Immersed in the comforts of a luxurious lifestyle, a 22-year-old Datuk has easily attracted the attention of Malaysian social media.
Muhammad Saiful Muhamad Ali received the Darjah Indera Mahkota Pahang award in 2015, which granted the Datuk title.
Tony Farhan Beig is a 31-year-old entrepreneur who has built a huge following on Instagram with photos of his lavish and extravagant lifestyle.
On top of the usual gym selfies and photos with women, he also posts shots of Rolex watches, expensive wine and exclusive pool parties.
Meet Jack Watkin, a 17-year-old who claimed to have a $2.4 million luxury car collection, a private jet and unlimited funds from his parents for insane shopping sprees.
Even though some people look like they have it easy, that is not always the case — except when it is exactly the case. For example, Republican presidential candidate Donald Trump only received a “small loan” of $1 million from his father when he first started his career.
During a town hall meeting in New Hampshire NBC Today, Trump stated:
Billy McFarland, 23, is a college-dropout and the founder of an exclusive new club called Magnises, a platform that enhances the social and professional lives of millennials.
With $1 million raised in venture capital, Magnises has secured over 6,000 members, each of whom pay $250 annually, since its inception last year. Eighty-five percent of the cardholders are between 21 and 29 years old.
The son of a Swiss millionaire decided that instead of working hard to earn the money to buy a new 2015 Ferrari 458 Italia, he would, instead, burn his old one in an elaborate scheme to get away with insurance fraud.
However, after some miscalculations, the son found himself and three of his accomplices in front of a judge who would decide their penalties and jail time.
What would you be doing if you had access to more money than you ever knew what to do with?
Meet Chryseis Tan, the jet-setting daughter of Malaysian billionaire businessman and investor Vincent Tan.
While many of us might remember our childhood as being the happiest time of our lives, it still probably wasn’t as epic as this kid’s childhood.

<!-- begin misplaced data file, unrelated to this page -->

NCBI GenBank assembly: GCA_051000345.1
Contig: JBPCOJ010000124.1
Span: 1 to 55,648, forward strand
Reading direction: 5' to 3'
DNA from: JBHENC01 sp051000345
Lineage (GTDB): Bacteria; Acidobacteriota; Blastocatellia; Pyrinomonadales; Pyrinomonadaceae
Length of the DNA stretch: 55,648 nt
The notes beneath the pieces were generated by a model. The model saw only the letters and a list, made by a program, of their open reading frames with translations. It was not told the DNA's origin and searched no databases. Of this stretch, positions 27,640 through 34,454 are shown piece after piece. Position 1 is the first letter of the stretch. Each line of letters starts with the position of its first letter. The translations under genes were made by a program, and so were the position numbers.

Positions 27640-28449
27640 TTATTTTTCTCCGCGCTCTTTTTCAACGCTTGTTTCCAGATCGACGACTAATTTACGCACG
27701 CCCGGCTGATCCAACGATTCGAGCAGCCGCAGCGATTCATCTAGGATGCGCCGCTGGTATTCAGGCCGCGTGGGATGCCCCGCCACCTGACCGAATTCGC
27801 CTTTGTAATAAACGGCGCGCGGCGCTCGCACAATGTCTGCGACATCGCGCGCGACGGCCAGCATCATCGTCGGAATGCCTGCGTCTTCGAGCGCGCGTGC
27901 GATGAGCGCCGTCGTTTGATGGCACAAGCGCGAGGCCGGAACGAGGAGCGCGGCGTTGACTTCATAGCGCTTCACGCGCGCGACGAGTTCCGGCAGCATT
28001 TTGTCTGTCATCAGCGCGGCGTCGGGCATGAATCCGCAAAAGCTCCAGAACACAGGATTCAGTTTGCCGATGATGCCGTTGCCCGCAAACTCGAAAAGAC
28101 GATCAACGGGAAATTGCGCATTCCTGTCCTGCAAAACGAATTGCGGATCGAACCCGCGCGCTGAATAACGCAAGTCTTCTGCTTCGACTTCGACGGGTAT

Mohammed bin Ahmed Jaber Al Harbi, the spiffy little boy made famous for removing his top hat before shaking Queen Elizabeth II’s hand at the Epsom Derby on Saturday, lives an incredibly rich lifestyle filled with horse races, safari adventures, and hanging out with his “best friend,” Dubai’s Crown Prince Hamdan bin Mohammed al Maktoum.
Meet Grigory Mamurin. He’s the 16-year-old grandson of Igor Neklyudov, a Russian multimillionaire property developer and media magnate.
Everyone knows that financial freedom isn’t easy to attain. It can take years of hard work, discipline and luck to reach it. Then there are people like 20-year-old entrepreneur Evan Luthra.
Evan Luthra recently hit the internet spotlight when his Instagram account was featured on the Rich Kids of Instagram Tumblr. While most of the kids typically featured are heirs of wealthy tycoons, Luthra stresses that his fortune came through his own hard work.
Let’s face it: As much as you might hate them, you love scrolling through pictures of the “Rich Kids of Instagram.” After all, they live a life of luxury and privilege that most people can only dream of.
Stephanie Scolaro, 23, and Lana Scolaro, 20, are sisters who have built quite an online following because of their lavish Instagram posts about their travels and luxury shopping (fun fact: Stephanie Scolaro thinks Christian Louboutins are overrated). While they were both born in London, they’ve spent most of their lives traveling. They now divide their lives between Monaco, London and New York.
When it comes to millennial entrepreneurs, there are really only two kinds: the rich kids and the poor kids. It’s seen as the difference between “wantrepreneurs” and real entrepreneurs — the delusional and the disruptive. No, not every entrepreneur born with money is a bad egg, but it’s always been easier to hate on those who have more advantages than others. How much truth is behind the stereotypes?